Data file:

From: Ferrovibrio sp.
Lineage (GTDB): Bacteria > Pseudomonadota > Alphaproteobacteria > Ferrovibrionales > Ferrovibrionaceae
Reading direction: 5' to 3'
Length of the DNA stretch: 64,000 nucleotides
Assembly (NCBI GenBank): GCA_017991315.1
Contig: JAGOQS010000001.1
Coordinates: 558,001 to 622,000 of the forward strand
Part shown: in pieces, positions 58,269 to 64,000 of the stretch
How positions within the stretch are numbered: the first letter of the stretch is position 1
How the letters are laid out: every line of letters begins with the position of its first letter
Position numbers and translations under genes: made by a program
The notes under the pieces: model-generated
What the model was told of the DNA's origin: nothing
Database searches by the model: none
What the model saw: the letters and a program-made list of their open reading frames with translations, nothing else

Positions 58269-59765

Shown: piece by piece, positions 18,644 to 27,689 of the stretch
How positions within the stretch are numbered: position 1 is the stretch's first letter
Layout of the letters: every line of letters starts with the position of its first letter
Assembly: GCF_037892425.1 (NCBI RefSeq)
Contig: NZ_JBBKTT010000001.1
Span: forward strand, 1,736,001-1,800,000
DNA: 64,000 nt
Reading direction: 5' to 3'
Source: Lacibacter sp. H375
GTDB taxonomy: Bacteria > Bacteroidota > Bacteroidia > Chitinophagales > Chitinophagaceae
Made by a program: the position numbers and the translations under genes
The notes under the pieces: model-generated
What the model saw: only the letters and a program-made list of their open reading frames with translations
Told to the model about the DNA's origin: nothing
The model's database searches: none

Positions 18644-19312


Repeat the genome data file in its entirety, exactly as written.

From: Ferrovibrio sp.
Lineage (GTDB): Bacteria > Pseudomonadota > Alphaproteobacteria > Ferrovibrionales > Ferrovibrionaceae
Reading direction: 5' to 3'
Length of the DNA stretch: 64,000 nucleotides
Assembly (NCBI GenBank): GCA_017991315.1
Contig: JAGOQS010000001.1
Coordinates: 558,001 to 622,000 of the forward strand
Part shown: in pieces, positions 58,269 to 64,000 of the stretch
How positions within the stretch are numbered: the first letter of the stretch is position 1
How the letters are laid out: every line of letters begins with the position of its first letter
Position numbers and translations under genes: made by a program
The notes under the pieces: model-generated
What the model was told of the DNA's origin: nothing
Database searches by the model: none
What the model saw: the letters and a program-made list of their open reading frames with translations, nothing else

Positions 58269-59765

Shown: piece by piece, positions 18,644 to 27,689 of the stretch
How positions within the stretch are numbered: position 1 is the stretch's first letter
Layout of the letters: every line of letters starts with the position of its first letter
Assembly: GCF_037892425.1 (NCBI RefSeq)
Contig: NZ_JBBKTT010000001.1
Span: forward strand, 1,736,001-1,800,000
DNA: 64,000 nt
Reading direction: 5' to 3'
Source: Lacibacter sp. H375
GTDB taxonomy: Bacteria > Bacteroidota > Bacteroidia > Chitinophagales > Chitinophagaceae
Made by a program: the position numbers and the translations under genes
The notes under the pieces: model-generated
What the model saw: only the letters and a program-made list of their open reading frames with translations
Told to the model about the DNA's origin: nothing
The model's database searches: none

Positions 18644-19312